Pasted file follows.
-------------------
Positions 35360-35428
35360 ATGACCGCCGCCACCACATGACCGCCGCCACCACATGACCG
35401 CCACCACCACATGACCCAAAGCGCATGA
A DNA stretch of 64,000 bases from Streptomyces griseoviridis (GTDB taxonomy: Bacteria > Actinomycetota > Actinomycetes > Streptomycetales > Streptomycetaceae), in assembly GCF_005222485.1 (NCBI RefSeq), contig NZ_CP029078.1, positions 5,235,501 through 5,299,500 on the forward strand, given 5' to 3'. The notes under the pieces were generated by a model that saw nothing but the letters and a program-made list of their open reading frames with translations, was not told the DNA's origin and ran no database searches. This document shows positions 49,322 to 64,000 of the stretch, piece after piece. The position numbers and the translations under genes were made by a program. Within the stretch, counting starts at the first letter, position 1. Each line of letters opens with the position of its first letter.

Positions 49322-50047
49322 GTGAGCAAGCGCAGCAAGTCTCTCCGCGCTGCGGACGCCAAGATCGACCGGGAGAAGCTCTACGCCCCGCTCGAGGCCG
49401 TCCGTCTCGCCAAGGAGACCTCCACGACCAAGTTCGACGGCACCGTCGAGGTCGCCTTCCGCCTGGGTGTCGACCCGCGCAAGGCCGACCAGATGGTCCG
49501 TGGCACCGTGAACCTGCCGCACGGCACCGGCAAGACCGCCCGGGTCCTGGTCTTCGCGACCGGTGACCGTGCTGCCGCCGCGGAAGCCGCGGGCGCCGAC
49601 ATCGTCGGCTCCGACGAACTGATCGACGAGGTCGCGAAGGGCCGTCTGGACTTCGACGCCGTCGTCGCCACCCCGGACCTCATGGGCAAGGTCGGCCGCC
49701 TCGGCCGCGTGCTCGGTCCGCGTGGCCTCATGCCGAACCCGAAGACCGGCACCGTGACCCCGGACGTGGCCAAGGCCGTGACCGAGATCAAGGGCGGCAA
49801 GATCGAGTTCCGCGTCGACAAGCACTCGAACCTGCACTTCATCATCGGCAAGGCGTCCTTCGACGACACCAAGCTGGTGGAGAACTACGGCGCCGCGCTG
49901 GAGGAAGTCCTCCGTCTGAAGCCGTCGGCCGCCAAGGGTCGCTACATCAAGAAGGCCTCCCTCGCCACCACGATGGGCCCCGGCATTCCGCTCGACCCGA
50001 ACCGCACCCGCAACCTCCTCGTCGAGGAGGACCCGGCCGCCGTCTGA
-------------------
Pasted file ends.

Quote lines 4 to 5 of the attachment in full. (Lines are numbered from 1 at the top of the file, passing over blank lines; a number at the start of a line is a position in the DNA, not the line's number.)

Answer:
A DNA stretch of 64,000 bases from Streptomyces griseoviridis (GTDB taxonomy: Bacteria > Actinomycetota > Actinomycetes > Streptomycetales > Streptomycetaceae), in assembly GCF_005222485.1 (NCBI RefSeq), contig NZ_CP029078.1, positions 5,235,501 through 5,299,500 on the forward strand, given 5' to 3'. The notes under the pieces were generated by a model that saw nothing but the letters and a program-made list of their open reading frames with translations, was not told the DNA's origin and ran no database searches. This document shows positions 49,322 to 64,000 of the stretch, piece after piece. The position numbers and the translations under genes were made by a program. Within the stretch, counting starts at the first letter, position 1. Each line of letters opens with the position of its first letter.

Positions 49322-50047